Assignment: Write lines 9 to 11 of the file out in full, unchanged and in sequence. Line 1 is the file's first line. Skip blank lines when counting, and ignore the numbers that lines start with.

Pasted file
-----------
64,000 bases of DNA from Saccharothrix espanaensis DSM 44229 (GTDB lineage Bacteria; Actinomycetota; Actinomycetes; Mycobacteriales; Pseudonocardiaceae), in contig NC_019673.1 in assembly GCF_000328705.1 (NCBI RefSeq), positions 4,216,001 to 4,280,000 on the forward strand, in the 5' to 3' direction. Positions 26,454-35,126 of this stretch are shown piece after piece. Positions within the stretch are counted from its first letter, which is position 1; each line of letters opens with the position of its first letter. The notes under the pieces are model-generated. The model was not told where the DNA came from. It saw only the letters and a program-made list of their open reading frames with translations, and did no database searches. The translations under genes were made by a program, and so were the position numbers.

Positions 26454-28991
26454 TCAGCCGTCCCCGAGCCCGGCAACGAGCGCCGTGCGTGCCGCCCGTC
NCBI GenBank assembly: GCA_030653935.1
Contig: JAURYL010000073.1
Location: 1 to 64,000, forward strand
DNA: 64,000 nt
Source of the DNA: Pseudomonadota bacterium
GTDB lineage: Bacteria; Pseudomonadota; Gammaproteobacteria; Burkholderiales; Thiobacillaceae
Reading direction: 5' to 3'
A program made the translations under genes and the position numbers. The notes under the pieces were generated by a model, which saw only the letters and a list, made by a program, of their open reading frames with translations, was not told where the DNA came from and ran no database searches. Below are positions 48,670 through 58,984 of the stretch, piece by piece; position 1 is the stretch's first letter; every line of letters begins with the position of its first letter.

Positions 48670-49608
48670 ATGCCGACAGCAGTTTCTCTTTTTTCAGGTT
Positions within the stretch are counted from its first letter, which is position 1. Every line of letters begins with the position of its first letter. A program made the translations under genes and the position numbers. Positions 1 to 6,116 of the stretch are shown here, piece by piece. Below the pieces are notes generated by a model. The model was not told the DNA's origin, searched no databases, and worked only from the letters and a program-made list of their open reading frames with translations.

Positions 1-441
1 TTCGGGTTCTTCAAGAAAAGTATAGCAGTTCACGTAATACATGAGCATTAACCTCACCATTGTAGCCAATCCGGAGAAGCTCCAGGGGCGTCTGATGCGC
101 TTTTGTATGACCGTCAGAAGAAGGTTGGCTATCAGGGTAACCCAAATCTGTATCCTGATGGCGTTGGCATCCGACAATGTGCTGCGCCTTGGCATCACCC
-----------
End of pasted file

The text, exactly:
GTDB lineage: Bacteria; Pseudomonadota; Gammaproteobacteria; Burkholderiales; Thiobacillaceae
Reading direction: 5' to 3'
A program made the translations under genes and the position numbers. The notes under the pieces were generated by a model, which saw only the letters and a list, made by a program, of their open reading frames with translations, was not told where the DNA came from and ran no database searches. Below are positions 48,670 through 58,984 of the stretch, piece by piece; position 1 is the stretch's first letter; every line of letters begins with the position of its first letter.